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Re: Phantom exhaust
At slow speeds, the Phantom's exhaust gases are sent through a longer route than they would be at high speeds, a process which deadens sound while the Phantom is driving in a city or other environment at "parade speeds."
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follow ur exhaust pipe under hood to under vehicle [will need to jack up and safely support car the o2 sensors look like tubes with a wire connection screwed into top of exhaust pipe --disconnect line using a wrench or buying or borrowing[most auto stores let you borrow special tools] special o2 socket remove sensor replace
The sensors screw into threaded flanges on the exhaust pipe. There will be one before the catalytic converter called the "upstream" sensor. It will have the short wire. The second, or "downstream"sensor has the long wire and is located after the catalytic converter. You can purchase a special tool for removing the sensors. If the sensors are positioned so as to allow the use of regular hand tools, you may be able to change them without the special tools. It is best to change the sensors while the exhaust pipe is cold. A hot exhaust pipe will cause the threaded flange to expand, making removal more difficult.
O2 sensors are located on your exhaust system. If you follow it from the exhaust headers to about the middle of the exhaust you will find it. It will have wires pertruding from it and needs a special socket to get it in and out. Have a good day!
we're not specific on model, but will try to help anyway,,02 sensors are on exhaust behind exhaust manifolds look under car for wires that lead to a componet into exhaust pipe,round cylinders that require a special tool to remove,,,hope this helps!!!!!
it is located at the exhaust pipe before the catalyt converter. No special tool required, normal spanner will do, make sure the exhaust pipe is not hot...disconnect the electrical cable connected to the sensor first. Spray WD 40 or lubrication to the thread before unscrew the sensor.
LOOK ON THE EXHAUST MANIFOLD AND EXHAUST PIPE NEAR THE CATALYTIC CONVERTER.YOU NEED TO CRANK CAR UP FEW MINUTES TO HEAT UP EXHAUST MANIFOLD TO GET O2 SENSOR OUT WITH OUT DAMAGING ITS THREADS HOLES.BESURE SPRAY A LITTLE LIQUID WRENCH OR WD40 TO HELP TO REMOVE O2 SENSOR.YOU HAVE TO GO TO AUTO PARTS STORE AND BUY SPECIAL SOCKET TO REMOVE THE OXYGEN SENSOR.ALSO WEAR LONG SLEEVES COVERALL AND GLOVES TO KEEP FROM GETTING BURN ON EXHAUST SYSTEM.WHEN YOU CRANK CAR UP TO HEAT THE EXHAUST MANIFOLD JUST DO IT FOR A MINUTE OR TWO NO LONGER.SO YOU WONT GET BURN WHILE REMOVING THE OXYGEN SENSOR.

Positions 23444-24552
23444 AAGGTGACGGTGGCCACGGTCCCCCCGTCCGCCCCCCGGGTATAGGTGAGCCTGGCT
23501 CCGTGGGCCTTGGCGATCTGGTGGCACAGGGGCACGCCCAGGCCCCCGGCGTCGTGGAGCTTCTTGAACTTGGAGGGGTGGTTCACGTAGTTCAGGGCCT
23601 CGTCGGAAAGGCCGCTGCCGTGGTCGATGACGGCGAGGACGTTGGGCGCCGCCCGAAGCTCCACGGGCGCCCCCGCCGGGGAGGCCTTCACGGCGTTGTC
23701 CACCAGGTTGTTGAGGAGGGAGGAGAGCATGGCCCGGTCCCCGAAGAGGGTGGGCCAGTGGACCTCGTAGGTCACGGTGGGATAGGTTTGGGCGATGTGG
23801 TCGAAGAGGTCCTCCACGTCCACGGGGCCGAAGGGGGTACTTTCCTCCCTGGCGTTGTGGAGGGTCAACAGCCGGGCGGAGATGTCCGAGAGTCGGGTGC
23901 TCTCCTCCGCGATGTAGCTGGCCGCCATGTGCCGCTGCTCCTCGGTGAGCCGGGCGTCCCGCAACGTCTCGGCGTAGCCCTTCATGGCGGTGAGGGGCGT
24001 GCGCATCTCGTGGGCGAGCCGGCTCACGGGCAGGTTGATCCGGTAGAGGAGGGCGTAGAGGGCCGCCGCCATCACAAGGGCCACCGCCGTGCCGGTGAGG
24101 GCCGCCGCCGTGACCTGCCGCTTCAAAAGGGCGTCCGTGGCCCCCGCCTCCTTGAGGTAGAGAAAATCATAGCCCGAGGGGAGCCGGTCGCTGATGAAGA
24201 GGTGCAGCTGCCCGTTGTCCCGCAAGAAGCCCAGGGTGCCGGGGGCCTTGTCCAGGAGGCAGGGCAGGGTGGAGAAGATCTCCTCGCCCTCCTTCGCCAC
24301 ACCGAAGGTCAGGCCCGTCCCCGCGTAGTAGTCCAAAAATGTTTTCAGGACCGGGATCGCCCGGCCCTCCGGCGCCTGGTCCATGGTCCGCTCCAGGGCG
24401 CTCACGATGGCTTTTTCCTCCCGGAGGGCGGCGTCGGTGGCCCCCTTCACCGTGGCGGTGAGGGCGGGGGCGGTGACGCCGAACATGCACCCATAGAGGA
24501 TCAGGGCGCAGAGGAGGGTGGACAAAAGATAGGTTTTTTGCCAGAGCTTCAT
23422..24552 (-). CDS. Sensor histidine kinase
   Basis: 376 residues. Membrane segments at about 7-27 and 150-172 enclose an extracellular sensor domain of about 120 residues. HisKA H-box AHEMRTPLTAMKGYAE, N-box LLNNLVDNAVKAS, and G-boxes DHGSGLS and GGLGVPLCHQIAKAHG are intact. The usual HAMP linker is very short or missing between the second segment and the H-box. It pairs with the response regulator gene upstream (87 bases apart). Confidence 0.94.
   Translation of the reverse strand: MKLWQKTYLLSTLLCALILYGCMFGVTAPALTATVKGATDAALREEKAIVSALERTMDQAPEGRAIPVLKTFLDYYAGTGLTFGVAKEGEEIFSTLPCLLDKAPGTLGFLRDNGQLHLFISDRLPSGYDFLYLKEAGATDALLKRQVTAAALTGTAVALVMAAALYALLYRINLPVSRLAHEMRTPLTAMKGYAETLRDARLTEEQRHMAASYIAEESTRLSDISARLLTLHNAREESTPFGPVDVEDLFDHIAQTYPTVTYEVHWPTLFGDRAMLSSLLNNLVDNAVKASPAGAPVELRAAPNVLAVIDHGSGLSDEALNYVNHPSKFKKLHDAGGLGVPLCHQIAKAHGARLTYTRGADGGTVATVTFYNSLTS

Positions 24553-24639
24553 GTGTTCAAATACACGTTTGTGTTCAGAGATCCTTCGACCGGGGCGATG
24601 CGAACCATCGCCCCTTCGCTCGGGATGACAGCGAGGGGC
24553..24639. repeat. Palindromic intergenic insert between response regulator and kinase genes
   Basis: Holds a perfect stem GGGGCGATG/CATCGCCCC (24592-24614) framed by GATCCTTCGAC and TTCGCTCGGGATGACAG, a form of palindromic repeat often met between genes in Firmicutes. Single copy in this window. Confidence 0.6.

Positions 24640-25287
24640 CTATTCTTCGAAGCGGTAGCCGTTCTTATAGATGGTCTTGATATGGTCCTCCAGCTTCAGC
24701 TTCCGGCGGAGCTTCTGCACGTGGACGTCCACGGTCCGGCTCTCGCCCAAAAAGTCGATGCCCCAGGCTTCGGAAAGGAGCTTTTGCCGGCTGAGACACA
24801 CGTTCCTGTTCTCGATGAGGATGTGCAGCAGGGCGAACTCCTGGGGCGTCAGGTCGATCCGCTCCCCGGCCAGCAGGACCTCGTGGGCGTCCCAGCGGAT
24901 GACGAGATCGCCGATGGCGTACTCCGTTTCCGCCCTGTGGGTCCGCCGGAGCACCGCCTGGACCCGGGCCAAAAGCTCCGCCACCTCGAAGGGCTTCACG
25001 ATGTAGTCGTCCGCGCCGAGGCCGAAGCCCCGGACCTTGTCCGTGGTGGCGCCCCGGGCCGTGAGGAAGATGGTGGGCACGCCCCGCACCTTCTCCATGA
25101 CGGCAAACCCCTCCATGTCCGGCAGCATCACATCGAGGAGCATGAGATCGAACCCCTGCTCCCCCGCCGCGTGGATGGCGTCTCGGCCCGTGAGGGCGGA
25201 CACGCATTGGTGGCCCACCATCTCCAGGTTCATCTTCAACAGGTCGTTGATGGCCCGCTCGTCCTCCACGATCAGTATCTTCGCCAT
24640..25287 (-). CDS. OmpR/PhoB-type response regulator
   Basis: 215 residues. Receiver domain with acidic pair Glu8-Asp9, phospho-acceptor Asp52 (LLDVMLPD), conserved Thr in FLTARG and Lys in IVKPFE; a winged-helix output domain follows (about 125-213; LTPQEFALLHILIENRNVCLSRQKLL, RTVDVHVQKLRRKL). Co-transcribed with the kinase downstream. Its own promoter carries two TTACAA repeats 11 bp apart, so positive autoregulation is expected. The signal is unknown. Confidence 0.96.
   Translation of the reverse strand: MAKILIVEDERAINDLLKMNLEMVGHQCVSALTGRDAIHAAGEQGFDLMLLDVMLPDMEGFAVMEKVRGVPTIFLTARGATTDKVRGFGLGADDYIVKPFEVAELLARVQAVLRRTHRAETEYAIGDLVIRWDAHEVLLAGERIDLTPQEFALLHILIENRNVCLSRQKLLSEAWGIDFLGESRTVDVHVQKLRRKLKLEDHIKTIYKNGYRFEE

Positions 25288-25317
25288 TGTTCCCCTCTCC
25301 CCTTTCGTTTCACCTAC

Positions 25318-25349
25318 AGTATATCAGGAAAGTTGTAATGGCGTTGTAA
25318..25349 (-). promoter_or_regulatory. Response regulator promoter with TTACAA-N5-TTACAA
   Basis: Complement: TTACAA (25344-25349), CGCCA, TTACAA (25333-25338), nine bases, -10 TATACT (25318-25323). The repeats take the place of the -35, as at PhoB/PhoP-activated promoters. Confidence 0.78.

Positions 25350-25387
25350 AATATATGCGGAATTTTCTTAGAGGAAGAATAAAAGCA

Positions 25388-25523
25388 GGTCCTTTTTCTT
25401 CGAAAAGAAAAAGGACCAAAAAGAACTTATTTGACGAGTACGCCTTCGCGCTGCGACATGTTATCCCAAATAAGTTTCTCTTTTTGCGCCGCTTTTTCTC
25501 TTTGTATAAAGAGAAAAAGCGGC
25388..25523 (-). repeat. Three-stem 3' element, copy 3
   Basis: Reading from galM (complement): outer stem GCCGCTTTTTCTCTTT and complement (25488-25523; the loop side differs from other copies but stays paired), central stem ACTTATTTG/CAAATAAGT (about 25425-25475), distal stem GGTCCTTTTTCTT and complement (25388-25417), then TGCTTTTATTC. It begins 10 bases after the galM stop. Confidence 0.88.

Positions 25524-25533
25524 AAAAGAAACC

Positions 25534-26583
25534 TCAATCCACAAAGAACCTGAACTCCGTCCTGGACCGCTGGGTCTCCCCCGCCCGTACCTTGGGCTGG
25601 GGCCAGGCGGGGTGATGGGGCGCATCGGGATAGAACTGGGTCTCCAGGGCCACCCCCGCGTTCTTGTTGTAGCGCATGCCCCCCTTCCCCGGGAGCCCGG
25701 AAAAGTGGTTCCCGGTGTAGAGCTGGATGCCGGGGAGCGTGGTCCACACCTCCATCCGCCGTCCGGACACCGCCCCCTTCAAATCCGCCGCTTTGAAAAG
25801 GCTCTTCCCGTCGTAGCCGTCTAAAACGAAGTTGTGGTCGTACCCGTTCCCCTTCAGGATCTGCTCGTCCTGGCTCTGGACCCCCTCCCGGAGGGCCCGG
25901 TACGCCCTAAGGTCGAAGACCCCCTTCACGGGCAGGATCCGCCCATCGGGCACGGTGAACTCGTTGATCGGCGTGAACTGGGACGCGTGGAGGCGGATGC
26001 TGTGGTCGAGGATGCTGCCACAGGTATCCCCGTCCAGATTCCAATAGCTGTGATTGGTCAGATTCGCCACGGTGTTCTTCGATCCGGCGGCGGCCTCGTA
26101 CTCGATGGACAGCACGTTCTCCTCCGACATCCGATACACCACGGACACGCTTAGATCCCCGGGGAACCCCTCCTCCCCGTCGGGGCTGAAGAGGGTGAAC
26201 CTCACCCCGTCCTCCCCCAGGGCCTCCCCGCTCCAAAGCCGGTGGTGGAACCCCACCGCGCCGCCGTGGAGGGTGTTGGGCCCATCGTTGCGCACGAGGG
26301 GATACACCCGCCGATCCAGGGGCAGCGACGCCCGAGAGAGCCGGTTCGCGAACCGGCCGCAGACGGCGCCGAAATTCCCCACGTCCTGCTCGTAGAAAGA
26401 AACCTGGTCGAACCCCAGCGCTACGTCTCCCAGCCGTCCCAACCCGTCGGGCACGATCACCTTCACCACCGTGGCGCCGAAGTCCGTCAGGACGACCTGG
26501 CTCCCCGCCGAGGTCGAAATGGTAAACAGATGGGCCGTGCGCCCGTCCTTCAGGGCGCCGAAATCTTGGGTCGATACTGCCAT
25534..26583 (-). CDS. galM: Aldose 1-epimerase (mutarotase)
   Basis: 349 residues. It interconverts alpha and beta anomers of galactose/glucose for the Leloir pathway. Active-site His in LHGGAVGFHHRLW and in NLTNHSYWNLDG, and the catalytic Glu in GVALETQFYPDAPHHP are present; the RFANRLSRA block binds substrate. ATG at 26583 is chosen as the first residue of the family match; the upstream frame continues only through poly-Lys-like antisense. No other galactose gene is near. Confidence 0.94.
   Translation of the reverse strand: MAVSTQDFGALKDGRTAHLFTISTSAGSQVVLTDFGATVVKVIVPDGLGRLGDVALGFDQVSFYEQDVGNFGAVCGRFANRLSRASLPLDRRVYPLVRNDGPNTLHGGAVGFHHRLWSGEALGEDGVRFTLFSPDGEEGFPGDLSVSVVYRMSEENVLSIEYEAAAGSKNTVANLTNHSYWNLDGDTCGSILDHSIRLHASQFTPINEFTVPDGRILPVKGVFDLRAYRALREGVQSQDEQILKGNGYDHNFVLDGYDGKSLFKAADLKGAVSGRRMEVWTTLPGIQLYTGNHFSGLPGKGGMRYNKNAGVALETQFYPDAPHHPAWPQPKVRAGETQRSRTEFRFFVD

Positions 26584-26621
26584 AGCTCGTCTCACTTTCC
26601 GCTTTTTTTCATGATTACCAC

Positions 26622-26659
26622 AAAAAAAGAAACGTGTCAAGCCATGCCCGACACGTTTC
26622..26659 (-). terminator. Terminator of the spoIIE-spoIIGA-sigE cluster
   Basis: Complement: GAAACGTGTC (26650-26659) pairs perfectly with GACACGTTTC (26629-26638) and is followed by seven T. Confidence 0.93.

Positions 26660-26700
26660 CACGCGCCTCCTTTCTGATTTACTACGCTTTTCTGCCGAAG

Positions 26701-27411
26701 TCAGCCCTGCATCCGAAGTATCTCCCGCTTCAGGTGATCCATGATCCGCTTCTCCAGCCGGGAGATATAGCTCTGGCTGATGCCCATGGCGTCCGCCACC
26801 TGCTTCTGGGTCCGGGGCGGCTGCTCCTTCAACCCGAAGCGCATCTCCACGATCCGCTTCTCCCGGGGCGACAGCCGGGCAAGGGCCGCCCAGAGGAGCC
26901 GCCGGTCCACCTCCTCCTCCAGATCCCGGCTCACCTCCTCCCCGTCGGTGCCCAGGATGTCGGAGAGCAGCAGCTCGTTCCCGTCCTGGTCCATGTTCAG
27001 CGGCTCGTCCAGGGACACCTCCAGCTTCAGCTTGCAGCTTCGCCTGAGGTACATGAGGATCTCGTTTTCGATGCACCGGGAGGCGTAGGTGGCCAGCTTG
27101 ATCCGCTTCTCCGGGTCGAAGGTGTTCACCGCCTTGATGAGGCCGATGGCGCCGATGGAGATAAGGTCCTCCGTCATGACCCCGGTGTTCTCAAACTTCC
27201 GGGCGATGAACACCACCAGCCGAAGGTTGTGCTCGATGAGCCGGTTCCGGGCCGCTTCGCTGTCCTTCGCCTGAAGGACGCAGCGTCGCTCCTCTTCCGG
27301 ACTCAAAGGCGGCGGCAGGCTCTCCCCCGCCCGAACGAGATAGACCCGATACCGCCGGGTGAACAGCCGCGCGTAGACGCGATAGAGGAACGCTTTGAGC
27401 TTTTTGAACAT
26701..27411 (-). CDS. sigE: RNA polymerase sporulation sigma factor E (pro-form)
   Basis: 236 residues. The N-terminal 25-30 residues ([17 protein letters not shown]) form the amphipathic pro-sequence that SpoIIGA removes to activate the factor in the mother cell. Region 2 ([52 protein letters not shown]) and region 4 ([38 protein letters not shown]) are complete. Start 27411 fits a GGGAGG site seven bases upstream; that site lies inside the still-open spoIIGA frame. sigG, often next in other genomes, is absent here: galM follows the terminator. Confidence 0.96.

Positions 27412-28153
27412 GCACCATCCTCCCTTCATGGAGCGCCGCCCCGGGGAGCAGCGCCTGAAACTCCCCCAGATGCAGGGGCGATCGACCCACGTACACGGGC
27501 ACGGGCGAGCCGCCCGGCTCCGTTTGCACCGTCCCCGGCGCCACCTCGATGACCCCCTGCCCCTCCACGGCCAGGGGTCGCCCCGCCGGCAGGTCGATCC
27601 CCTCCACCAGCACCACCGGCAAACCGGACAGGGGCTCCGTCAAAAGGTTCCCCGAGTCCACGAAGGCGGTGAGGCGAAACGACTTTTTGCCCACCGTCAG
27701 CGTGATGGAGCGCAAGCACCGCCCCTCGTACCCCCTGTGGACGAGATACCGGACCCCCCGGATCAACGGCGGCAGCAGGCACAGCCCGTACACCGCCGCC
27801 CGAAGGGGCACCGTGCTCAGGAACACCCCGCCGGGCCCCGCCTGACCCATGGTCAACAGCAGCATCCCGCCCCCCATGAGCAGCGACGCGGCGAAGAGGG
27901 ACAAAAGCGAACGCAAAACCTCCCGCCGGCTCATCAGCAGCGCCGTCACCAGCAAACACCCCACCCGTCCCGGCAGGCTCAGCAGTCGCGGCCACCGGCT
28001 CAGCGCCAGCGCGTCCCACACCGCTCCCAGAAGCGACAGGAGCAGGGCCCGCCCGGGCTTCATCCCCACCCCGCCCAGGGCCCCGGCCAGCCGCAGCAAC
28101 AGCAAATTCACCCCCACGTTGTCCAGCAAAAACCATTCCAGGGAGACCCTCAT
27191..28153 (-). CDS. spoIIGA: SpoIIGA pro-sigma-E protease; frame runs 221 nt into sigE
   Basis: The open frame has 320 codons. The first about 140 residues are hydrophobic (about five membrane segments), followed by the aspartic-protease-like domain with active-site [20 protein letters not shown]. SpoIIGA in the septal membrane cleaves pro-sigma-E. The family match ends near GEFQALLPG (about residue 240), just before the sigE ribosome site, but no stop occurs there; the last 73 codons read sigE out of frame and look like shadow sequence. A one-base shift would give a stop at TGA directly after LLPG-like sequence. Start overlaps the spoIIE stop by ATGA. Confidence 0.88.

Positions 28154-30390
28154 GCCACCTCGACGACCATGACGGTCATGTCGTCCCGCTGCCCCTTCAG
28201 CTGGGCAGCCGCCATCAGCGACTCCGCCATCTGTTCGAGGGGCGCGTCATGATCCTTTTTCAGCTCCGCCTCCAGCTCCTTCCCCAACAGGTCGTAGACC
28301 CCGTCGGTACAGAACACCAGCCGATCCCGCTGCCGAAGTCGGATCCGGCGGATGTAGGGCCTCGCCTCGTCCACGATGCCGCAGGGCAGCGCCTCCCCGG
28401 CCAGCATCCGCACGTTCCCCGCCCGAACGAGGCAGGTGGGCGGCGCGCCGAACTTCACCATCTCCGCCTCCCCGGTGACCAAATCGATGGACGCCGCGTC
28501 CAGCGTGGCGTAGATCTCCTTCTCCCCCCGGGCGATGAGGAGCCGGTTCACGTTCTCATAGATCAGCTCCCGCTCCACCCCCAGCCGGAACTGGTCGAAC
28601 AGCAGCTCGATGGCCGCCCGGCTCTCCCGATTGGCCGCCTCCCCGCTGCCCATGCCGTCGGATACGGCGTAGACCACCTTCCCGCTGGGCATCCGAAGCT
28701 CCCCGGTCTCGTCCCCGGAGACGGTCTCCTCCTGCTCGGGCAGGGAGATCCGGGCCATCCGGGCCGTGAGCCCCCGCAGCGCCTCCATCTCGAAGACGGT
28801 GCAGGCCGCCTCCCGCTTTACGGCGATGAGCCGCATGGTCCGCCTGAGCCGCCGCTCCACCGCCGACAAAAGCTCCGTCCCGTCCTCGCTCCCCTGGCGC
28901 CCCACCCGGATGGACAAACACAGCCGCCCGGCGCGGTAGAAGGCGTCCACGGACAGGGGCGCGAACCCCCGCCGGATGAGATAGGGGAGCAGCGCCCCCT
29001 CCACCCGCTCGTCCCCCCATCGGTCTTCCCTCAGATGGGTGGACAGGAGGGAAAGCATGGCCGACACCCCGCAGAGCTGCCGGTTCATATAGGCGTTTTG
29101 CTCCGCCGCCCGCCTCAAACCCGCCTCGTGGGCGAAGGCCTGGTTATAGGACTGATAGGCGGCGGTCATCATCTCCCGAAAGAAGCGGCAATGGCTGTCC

Under hood, center, front engine area, above exhaust
pipe flange, mounted in exhaust manifold
Front Under hood, center, rear engine area, above exhaust
pipe flange, mounted in exhaust manifold
The oxygen sensor may be difficult to remove when the engine
temperature is below 120°F (48°C). Excessive force may damage the
threads in the exhaust manifold of exhaust pipe.
Start the engine and let it warm up to 120°F (48°C), stop the engine and disconnect the negative battery cable.
Detach the electrical connector from the oxygen sensor.
Using a special, oxygen sensor socket, remove the oxygen sensor from the exhaust manifold or exhaust pipe.
A special anti-seize compound is used on the oxygen sensor
threads. The compound consists of liquid graphite and glass beads. The
graphite will burn away, but the glass beads will remain, making the
sensor easier to remove. New or service sensors will already have the
compound applied to the threads. If an oxygen sensor is removed from
the engine and if for any reason, it is to be reinstalled, the threads
must have this anti-seize compound applied before installation.
Coat the threads of the oxygen sensor with anti-seize compound 5613695 or equivalent.
Install the sensor and tighten it to 30 ft. lbs. (40 Nm).
Reattach the electrical connector to the sensor and the negative battery cable.
Fig. Location of the rear O2 sensor
Fig. Location of the the front O2 sensor
Fig. Use a wrench or special socket to loosen the O2 sensor
Fig. When replacing or reinstalling an oxygen sensor, be sure to lube the threads sufficiently